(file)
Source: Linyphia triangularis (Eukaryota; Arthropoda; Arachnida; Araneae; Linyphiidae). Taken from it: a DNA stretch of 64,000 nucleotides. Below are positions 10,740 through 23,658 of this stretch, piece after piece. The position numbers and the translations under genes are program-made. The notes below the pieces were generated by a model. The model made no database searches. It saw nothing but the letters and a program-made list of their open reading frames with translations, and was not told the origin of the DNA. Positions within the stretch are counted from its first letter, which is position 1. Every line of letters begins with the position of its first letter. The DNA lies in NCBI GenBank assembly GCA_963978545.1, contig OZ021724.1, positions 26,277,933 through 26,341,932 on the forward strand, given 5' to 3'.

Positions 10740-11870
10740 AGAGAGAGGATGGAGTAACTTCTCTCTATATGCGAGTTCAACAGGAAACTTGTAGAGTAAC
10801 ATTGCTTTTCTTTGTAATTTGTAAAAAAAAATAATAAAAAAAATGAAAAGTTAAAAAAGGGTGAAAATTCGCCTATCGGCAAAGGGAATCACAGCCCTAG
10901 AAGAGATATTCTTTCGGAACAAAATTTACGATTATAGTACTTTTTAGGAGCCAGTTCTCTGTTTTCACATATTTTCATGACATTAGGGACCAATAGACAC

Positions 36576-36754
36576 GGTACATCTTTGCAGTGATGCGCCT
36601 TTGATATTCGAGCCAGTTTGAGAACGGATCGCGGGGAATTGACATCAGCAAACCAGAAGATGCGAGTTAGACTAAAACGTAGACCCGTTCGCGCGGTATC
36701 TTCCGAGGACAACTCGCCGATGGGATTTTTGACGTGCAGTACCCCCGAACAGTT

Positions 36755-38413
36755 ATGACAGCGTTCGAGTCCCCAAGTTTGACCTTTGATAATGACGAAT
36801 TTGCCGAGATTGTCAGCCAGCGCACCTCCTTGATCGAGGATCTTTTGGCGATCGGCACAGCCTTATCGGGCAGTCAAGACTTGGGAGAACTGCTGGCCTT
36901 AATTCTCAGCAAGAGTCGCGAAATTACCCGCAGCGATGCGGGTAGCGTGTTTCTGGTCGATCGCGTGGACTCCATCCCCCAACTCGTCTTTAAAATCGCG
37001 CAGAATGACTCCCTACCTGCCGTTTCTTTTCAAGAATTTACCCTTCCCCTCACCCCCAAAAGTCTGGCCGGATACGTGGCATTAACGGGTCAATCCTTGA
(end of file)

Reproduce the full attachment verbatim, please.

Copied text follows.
Source: Linyphia triangularis (Eukaryota; Arthropoda; Arachnida; Araneae; Linyphiidae). Taken from it: a DNA stretch of 64,000 nucleotides. Below are positions 10,740 through 23,658 of this stretch, piece after piece. The position numbers and the translations under genes are program-made. The notes below the pieces were generated by a model. The model made no database searches. It saw nothing but the letters and a program-made list of their open reading frames with translations, and was not told the origin of the DNA. Positions within the stretch are counted from its first letter, which is position 1. Every line of letters begins with the position of its first letter. The DNA lies in NCBI GenBank assembly GCA_963978545.1, contig OZ021724.1, positions 26,277,933 through 26,341,932 on the forward strand, given 5' to 3'.

Positions 10740-11870
10740 AGAGAGAGGATGGAGTAACTTCTCTCTATATGCGAGTTCAACAGGAAACTTGTAGAGTAAC
10801 ATTGCTTTTCTTTGTAATTTGTAAAAAAAAATAATAAAAAAAATGAAAAGTTAAAAAAGGGTGAAAATTCGCCTATCGGCAAAGGGAATCACAGCCCTAG
10901 AAGAGATATTCTTTCGGAACAAAATTTACGATTATAGTACTTTTTAGGAGCCAGTTCTCTGTTTTCACATATTTTCATGACATTAGGGACCAATAGACAC

Positions 36576-36754
36576 GGTACATCTTTGCAGTGATGCGCCT
36601 TTGATATTCGAGCCAGTTTGAGAACGGATCGCGGGGAATTGACATCAGCAAACCAGAAGATGCGAGTTAGACTAAAACGTAGACCCGTTCGCGCGGTATC
36701 TTCCGAGGACAACTCGCCGATGGGATTTTTGACGTGCAGTACCCCCGAACAGTT

Positions 36755-38413
36755 ATGACAGCGTTCGAGTCCCCAAGTTTGACCTTTGATAATGACGAAT
36801 TTGCCGAGATTGTCAGCCAGCGCACCTCCTTGATCGAGGATCTTTTGGCGATCGGCACAGCCTTATCGGGCAGTCAAGACTTGGGAGAACTGCTGGCCTT
36901 AATTCTCAGCAAGAGTCGCGAAATTACCCGCAGCGATGCGGGTAGCGTGTTTCTGGTCGATCGCGTGGACTCCATCCCCCAACTCGTCTTTAAAATCGCG
37001 CAGAATGACTCCCTACCTGCCGTTTCTTTTCAAGAATTTACCCTTCCCCTCACCCCCAAAAGTCTGGCCGGATACGTGGCATTAACGGGTCAATCCTTGA